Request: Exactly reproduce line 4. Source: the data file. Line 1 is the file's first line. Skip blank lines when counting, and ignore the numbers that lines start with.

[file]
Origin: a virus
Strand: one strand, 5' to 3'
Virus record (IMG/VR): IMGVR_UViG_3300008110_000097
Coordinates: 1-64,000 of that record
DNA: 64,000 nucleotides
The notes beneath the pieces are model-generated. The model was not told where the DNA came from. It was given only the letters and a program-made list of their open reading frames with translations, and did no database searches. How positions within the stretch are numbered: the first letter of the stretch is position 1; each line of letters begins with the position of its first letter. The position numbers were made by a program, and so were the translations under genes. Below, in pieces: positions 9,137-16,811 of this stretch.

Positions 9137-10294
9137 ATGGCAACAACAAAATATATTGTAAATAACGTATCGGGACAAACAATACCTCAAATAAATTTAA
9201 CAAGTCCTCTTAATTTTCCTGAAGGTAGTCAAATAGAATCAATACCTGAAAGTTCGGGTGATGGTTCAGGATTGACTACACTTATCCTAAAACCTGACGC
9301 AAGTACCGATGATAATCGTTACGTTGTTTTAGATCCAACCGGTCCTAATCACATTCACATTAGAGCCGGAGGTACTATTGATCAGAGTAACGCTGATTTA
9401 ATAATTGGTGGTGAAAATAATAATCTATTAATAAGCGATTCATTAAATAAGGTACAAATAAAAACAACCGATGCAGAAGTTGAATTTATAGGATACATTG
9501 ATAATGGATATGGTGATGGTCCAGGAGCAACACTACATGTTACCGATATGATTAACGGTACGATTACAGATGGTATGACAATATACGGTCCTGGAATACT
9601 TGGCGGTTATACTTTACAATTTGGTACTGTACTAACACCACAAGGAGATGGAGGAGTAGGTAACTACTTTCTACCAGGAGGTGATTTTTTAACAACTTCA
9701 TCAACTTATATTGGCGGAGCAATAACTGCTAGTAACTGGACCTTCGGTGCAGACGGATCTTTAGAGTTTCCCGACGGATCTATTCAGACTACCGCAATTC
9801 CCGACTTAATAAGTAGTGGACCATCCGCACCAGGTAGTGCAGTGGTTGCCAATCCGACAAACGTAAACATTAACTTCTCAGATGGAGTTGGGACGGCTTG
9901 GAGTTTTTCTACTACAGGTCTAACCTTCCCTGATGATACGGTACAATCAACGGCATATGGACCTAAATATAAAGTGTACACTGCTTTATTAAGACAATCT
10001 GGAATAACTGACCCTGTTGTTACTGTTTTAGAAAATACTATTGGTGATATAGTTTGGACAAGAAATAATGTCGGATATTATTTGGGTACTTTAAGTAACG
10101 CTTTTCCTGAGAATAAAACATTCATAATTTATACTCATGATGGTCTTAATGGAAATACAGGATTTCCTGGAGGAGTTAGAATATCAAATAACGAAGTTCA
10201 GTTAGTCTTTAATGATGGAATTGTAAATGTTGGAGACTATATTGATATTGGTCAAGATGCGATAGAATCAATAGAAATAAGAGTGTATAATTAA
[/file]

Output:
Coordinates: 1-64,000 of that record